Shower Pump Not Working? Here’s Why
Shower pumps are super common in homes, allowing the shower to get proper water flow. As they’re very common, that means that it’s also common for them to fail – don’t worry, it’s not a huge issue more often than not. There are quite a few things that can go wrong, but more often than not it boils down to some basic, easily resolved issues. Depending on what the problem is, we’ll get it sorted in no time – so keep reading to see why your shower pump is not working.
The most common causes for a shower pump not working are a tripped breaker, loss of power, and a block in the inlet pipe. There’s more that could go wrong, so stay tuned.
As I said – there are a few things to check right off the bat, and then we’ve got a few surprise issues to check at the end. Let’s get into it, shall we?
Let’s start with the super easy things to check and fix. If your shower pump is not working, there are three things to look at right away that are common causes:
- Ensure the pump has power and is turned on. Sometimes a breaker goes off and turns it off.
- Check that the power supply hasn’t tripped – sometimes the pump runs dry and shuts off.
- Check that the inlet/outlet pipes aren’t kinked or blocked.
Once you’ve looked at those basics, we can move onto the more specific things to look for.
Shower Pump Not Working: Noise
Okay – it’s none of the above issues. Instead, your shower pump is making a big old racket. While this may not be annoying at first, trust me – it’ll get to you in time. Depending on the sound, it could be one of three things:
- Squealing: A squealing or whining sound from the pump is indicatory of damage to the pump’s bearings or impellers. If either is damaged by wear or debris, the pump won’t be able to create enough force to move the water. This will result in a squealing sound as it struggles to function. Replace the bearings and/or impeller to solve this.
- Vibrating: This is generally caused by poor installation. Your shower pump is going to move around, and that means that whover installed it should have planned for that. They should have put anti-vibration rubber feet on the pump, and put it on something solid, like concrete. If it’s sitting on wooden floorboards or isn’t secured, it’ll rattle around. Secure it on a solid, anti-vibration surface and it’ll solve the sound.
- Buzzing/Clicking: This is caused by a blockage in the pump. Debris likely made its way somewhere it shouldn’t have, and will need to be cleared. I recommend hiring a plumber to deal with this.
- Humming: This can be caused by a jam due to a number of issues. It could be due to limescale or a broken impeller or other internal part. No matter the cause, it’s unfortunately very likely that you’ll need to replace the pump.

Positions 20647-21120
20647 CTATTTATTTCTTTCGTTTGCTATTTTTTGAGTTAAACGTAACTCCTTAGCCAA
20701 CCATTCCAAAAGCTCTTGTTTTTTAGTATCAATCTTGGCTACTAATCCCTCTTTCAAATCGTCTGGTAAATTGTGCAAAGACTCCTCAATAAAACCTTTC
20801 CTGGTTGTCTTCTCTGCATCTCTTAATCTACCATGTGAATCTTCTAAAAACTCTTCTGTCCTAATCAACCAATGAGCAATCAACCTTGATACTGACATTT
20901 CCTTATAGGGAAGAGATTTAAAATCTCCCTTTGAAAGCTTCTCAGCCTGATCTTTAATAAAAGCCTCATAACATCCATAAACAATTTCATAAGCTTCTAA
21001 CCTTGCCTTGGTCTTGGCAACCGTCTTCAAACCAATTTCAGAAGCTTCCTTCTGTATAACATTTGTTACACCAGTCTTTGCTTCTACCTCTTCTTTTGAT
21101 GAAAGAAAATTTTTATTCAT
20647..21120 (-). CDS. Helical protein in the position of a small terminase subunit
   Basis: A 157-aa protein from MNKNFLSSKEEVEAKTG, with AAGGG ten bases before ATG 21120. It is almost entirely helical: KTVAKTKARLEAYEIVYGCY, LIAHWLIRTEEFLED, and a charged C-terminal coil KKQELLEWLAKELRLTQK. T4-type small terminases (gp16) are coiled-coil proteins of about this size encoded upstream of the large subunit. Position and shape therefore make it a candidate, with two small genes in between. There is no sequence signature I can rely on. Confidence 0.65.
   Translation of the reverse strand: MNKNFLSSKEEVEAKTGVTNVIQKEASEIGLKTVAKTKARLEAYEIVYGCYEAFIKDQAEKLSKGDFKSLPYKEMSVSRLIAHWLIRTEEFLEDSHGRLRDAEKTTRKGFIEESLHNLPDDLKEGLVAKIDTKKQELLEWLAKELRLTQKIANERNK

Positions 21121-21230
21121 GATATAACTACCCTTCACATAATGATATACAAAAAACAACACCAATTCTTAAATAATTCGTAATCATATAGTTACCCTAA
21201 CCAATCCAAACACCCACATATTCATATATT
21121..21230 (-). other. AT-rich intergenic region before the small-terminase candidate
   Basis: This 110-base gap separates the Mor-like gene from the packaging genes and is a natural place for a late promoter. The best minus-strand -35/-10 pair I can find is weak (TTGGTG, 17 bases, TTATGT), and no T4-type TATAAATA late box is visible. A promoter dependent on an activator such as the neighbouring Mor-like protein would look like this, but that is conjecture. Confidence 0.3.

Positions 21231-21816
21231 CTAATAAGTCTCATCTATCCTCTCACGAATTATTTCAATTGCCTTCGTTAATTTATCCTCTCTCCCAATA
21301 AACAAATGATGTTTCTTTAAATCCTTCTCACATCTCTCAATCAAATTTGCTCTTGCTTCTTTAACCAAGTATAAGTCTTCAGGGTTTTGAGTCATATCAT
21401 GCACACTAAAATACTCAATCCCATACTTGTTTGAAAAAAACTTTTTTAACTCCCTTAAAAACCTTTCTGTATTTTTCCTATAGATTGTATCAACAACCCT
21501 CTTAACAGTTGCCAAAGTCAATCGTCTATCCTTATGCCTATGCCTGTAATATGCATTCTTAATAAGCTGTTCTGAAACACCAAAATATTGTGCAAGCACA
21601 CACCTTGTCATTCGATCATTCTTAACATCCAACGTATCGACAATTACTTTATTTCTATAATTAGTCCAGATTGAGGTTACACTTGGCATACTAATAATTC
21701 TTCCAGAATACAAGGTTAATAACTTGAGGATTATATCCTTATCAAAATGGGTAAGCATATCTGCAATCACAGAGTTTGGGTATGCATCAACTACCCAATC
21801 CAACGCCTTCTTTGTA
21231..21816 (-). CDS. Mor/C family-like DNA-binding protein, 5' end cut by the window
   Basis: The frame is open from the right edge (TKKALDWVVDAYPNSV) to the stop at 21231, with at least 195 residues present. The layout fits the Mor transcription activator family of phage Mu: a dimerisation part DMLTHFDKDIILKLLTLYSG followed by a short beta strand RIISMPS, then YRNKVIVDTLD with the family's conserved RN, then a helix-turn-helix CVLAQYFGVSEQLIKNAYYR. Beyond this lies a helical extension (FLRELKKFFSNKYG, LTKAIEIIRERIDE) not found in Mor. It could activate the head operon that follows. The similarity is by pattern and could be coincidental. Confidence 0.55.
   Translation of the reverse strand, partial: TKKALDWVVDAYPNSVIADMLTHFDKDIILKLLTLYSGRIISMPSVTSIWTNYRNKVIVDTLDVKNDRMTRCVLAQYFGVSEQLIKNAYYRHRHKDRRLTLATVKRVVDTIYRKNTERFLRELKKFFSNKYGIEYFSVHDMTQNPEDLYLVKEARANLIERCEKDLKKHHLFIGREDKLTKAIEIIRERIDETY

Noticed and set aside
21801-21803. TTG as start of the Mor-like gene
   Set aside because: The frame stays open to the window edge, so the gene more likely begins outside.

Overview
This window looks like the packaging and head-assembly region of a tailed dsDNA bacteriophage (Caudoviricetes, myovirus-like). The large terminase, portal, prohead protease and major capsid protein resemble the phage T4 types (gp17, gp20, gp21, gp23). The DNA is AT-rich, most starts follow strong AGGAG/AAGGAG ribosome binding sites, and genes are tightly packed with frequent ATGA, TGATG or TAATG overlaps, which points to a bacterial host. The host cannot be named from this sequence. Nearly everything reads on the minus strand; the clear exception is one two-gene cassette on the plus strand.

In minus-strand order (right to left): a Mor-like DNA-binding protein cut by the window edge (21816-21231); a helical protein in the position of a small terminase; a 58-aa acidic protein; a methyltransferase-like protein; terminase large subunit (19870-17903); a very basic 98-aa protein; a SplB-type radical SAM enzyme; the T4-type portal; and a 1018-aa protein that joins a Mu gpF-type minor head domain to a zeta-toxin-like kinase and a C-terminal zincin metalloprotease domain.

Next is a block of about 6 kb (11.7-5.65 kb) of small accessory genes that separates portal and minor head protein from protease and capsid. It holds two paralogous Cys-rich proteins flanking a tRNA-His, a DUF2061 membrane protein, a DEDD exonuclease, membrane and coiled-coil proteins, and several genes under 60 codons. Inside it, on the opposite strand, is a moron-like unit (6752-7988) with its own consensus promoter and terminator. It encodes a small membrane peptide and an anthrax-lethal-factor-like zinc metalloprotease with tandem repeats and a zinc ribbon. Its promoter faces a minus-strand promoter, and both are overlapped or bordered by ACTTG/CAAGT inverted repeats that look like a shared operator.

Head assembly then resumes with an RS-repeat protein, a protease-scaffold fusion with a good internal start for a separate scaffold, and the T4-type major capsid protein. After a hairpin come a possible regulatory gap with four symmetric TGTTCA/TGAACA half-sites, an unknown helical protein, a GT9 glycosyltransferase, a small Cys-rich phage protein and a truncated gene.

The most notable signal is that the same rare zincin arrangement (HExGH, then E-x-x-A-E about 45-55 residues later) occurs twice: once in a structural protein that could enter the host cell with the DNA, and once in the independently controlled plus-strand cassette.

Shower Pump Not Working: Pulsing
This is another common problem. If the pump is making a “pulsing” effort (heaving back and forth), it’s likely due to something other than the pump. This is caused by a blockage in your plumbing preventing the pump from doing its job.
To fix this, you’ll need to try and pinpoint the blockage. It could be solid refuse if it’s attached to a waste line, or it could be an airlock. It could also be limescale or mineral buildup – the best way to know is to call in a plumber. Granted, that’s expensive – so what else can you do?
Check your showerhead and hose for limescale and blockages or a collapsed hose. Remove any filters in the pump itself and inspect them for wear, replacing them as needed. Beyond that, it’s likely time to call in the big guns.
Shower Pump Not Working: Too Much Pressure
We always think there’s no such thing as too much water pressure until our shower tries to skin us with a power washing. If your shower has developed too much water pressure, it’s actually not a good thing for your system, either.
You could be damaging your plumbing, wasting water (and money) and using up stored hot water faster than you want. None of these is ideal, making this a very real problem that needs addressing.
Your best bet to fix this is to close the isolator valves on the outlet side of your pump. Don’t do it all the way, and don’t do it on the inlet side. Should this persist, call a plumber for help.
Shower Pump Not Working: Not Enough Pressure
If it’s the opposite problem from above that you’re experiencing, there are a few things that could be happening:
- Frozen Pipes: This (obviously) depends on how cold where you live is. If it’s recently begun to freeze and you forgot to leave a drip going in your taps, this is a likely cause. Frozen pipes can prevent water from making its way through, resulting in low water pressure.
- Airlock: Another common issue that can be easily resolved, airlocks are caused by air that’s trapped in your plumbing. Click here to see how to resolve an airlock.
- Blocked Pump Filter: This is caused by a debris getting into a newly-fitted pump filter. You’ll need to open and clean your pump to resolve this.
- Be sure both your electricity and water are turned off before trying to clean out your pump.
- Leak: This is the worst case solution – you have a leak. If you think this is the case, turn off water to your pump and contact a plumber to find the source.
Whether your shower pump is making noise, losing or gaining pressure, or pulsing, we’ve got a good idea on what’s causing it. Be sure to read through this list and try each fix before contacting the plumber. They’ll likely do the same things we recommend, but they’ll charge you for it. If you’ve checked each thing, it’ll make their job easier and cost you less in the end.
And if you suspect that any of these issues is beyond your ability to fix, don’t hesitate to call for help. Plumbers exist for this exact reason – to make your life easier. So sit back, make a drink, and let the professionals do what they do best.